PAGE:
Case 39 (2010)
Directed by Christian Alvart
Written by Ray Wright
Release Date: October 1, 2010 United States
August 13, 2009 New Zealand
Starring: Reneé Zellweger, Jodelle Ferland, Ian McShane, Bradley Cooper
Budget $1M Box Office $28.2M
IMDb 6.2/10 Rotten Tomatoes 21% Metacritic 25/100
Interestingly, this was a film I have wanted to see for quite some time. I think it was the idea of the creepy little girl because other than the movie Chicago, I am not a Reneé Zellweger fan. Yes, I know the whole “you complete me” scene from Jerry McGuire and that’s overplayed and completely unrealistic in love. But I’m going to leave that alone. This isn’t a daytime talk show episode I’m doing here.
Unfortunately, as I looked through reviews for this film, it seemed that nobody really liked it or gave it any kind of favorable review. But you know me. I am going to watch regardless of what the average review ratings are.
In this film we have Emily (Zellweger) who is a social worker. Her case load, as is all those of social workers, is outrageously beyond her capacity as one single human being. However, she does her best to do her job, which she sees is protecting children from abuse, neglect, and danger in and out of their home environment. That’s when she comes into contact with this one particular child, Lilith (Jodelle Ferland).
Now, on the outside Lilith looks and acts and seems very much like a normal little girl. It also appears that she is in an incredible amount of danger from her parents. Emily is assigned to investigate the circumstances at Lilith’s home and find out why her grades are slipping and what the problem is exactly between Lilith and her parents. Apparently there has been some emotional discord at the house and well, Emily is tasked with getting to the bottom of the issue.
While meeting with Lilith at her school Emily gives her her home phone number and tells her to call anytime if she needs anything or feels she’s in trouble. Emily gets this phone call in the middle of the night and upon hearing Lilith screaming on the other end of the line, Emily rushes over to intervene on whatever is going on.
Emily busts into the kitchen through the back door and finds Lilith trapped in the oven and both her parents fighting to keep her in and her poor little body struggles to get out. They’ve already turned the oven on as high as it can go so it is only a matter of time before the child’s airways are scorched and she dies. Emily springs into action and the good rescuer and after battling the parents for a minute, frees Lilith from the oven just in the nick of time.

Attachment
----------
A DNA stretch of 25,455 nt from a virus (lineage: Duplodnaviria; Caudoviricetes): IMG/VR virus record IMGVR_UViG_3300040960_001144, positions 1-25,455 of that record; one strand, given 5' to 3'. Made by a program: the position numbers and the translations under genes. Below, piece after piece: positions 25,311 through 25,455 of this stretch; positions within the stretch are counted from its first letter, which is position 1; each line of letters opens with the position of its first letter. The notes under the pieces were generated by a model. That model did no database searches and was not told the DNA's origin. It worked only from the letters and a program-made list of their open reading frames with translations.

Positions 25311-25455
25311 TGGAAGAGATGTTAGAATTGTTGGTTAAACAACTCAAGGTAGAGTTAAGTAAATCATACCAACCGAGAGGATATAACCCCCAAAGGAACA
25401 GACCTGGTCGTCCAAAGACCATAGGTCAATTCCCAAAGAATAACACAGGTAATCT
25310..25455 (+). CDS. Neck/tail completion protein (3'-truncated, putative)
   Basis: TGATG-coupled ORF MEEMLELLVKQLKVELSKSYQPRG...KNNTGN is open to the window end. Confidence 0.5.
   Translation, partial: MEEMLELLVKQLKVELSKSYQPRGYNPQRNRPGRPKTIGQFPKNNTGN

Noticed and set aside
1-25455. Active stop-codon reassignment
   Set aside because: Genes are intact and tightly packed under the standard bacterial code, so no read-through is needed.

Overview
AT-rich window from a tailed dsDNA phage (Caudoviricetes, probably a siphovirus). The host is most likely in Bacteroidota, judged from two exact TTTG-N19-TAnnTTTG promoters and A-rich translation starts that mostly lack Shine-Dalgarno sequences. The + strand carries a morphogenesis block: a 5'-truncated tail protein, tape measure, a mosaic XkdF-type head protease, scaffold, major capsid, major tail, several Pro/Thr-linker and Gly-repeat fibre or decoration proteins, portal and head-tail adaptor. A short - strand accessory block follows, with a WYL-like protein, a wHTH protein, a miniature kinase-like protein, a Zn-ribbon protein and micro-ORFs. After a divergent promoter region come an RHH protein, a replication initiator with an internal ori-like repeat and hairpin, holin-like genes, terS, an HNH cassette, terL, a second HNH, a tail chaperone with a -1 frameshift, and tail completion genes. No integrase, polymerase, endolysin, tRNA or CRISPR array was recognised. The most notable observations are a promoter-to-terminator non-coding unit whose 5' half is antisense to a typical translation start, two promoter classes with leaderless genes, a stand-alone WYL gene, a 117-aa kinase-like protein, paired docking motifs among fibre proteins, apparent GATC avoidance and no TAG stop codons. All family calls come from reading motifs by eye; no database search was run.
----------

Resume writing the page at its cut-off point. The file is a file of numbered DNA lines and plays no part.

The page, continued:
Lilith’s parents are immediately arrested and sent to jail to await trial and such. They tell Emily that Lilith is not a normal girl, that she’s evil. They try to explain that this little girl is not a little girl, she’s a demon and she’s not to be trusted. Of course, Emily thinks they are nuts and they do in fact spend some time in a psych ward.
Meanwhile, Emily takes Lilith to her own home until the family services department can find her a permanent home. But since Lilith seems to be doing well, happy and healthy and thriving at Emily’s, the family services people don’t consider finding her a new home a priority. This is when things start to take a turn for the worse for Emily and her relationship with Lilith.
Emily soon learns that Lilith isn’t the sweet, charming and innocent child she seems to be. Once the truth is known, it becomes a battle of wills, a test of endurance, persistence and faith. The age-old battle of good against evil with the outcome unknown…unless you watch the movie.
As I said in the beginning, there were pretty much no favorable reviews for this film. I applaud Zellweger for trying to step out her comfort zone and expand her acting to other film genres. However, she falls just short of convincing as a terrified foster mother and victim. Although she seems to go to great lengths to show fear and always seems to have tears welling up in her eyes at every moment of the film, that’s about as far as her horror acting ability goes. I feel she is much better suited for the corny rom-coms and drama films.
Jodelle Ferland is spectacular at being a creepy little childlike thing. She reminds me of the little boy in the Twilight Zone episode called ‘It’s a Good Life’ where this young farm boy has incredible mental powers and can “think” anything he wants to happen into reality. Even the most unimaginable things one could think of, this kid does. This kid is able to materialize and terrorize those who live with him with these outrageous imagination creations.
Lilith is no different. She’s a “special” child with “special abilities”, to put it nicely. If we were to be blunt, this is a psycho evil little heathen with nothing but death and destruction on her mind until she gets exactly what she wants. She’s hard to fake out too because unfortunately, this little brat can read minds. So not good. So now, in order to win against her evil little ass, you have to be able to make her believe the opposite of the things you are thinking of doing to her.
Play complicated mind games much?
Anyways, I didn’t think the movie was as bad as the rest of the reviewers but it wasn’t something that I am going to rush to watch again. Even though I own it. But it wasn’t so bad that I would never watch it again. I’ll let you all make your own decision on whether or not it’s worth watching, let alone worth watching more than once.